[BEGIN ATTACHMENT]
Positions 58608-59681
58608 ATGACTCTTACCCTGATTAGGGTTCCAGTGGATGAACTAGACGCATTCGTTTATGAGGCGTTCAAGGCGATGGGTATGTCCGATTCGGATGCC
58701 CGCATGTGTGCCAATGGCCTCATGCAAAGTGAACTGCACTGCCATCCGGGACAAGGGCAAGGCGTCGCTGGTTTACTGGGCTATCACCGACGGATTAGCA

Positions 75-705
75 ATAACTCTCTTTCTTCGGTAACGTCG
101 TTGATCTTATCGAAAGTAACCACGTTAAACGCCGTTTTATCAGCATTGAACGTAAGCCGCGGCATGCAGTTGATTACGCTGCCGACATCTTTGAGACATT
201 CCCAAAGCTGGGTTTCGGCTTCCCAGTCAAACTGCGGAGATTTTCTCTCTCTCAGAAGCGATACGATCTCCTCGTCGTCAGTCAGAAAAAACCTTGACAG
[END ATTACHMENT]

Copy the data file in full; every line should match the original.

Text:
Positions 58608-59681
58608 ATGACTCTTACCCTGATTAGGGTTCCAGTGGATGAACTAGACGCATTCGTTTATGAGGCGTTCAAGGCGATGGGTATGTCCGATTCGGATGCC
58701 CGCATGTGTGCCAATGGCCTCATGCAAAGTGAACTGCACTGCCATCCGGGACAAGGGCAAGGCGTCGCTGGTTTACTGGGCTATCACCGACGGATTAGCA

Positions 75-705
75 ATAACTCTCTTTCTTCGGTAACGTCG
101 TTGATCTTATCGAAAGTAACCACGTTAAACGCCGTTTTATCAGCATTGAACGTAAGCCGCGGCATGCAGTTGATTACGCTGCCGACATCTTTGAGACATT
201 CCCAAAGCTGGGTTTCGGCTTCCCAGTCAAACTGCGGAGATTTTCTCTCTCTCAGAAGCGATACGATCTCCTCGTCGTCAGTCAGAAAAAACCTTGACAG